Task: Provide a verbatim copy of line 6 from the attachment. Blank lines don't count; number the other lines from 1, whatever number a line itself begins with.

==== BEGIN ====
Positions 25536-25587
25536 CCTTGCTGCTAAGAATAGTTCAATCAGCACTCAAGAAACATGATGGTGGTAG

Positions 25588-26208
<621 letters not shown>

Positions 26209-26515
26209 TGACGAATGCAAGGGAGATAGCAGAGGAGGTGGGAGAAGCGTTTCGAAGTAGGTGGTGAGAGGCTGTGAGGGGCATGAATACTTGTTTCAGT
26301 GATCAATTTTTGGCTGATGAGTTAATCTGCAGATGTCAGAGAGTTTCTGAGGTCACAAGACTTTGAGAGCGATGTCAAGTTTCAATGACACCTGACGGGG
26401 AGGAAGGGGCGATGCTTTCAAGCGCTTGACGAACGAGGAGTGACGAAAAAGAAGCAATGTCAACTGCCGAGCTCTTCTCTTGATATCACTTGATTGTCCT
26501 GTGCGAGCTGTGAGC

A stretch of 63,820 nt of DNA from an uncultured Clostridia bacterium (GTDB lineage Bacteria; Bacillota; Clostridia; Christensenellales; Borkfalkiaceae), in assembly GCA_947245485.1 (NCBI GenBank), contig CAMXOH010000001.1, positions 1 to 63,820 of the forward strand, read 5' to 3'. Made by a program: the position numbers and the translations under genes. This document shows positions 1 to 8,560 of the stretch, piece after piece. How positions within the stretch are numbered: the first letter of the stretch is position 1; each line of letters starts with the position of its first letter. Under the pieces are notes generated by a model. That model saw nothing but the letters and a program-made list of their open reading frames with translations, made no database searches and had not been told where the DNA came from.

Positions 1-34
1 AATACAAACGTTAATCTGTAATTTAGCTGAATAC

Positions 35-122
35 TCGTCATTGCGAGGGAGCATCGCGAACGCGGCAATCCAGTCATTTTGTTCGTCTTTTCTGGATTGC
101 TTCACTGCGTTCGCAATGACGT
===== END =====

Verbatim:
26209 TGACGAATGCAAGGGAGATAGCAGAGGAGGTGGGAGAAGCGTTTCGAAGTAGGTGGTGAGAGGCTGTGAGGGGCATGAATACTTGTTTCAGT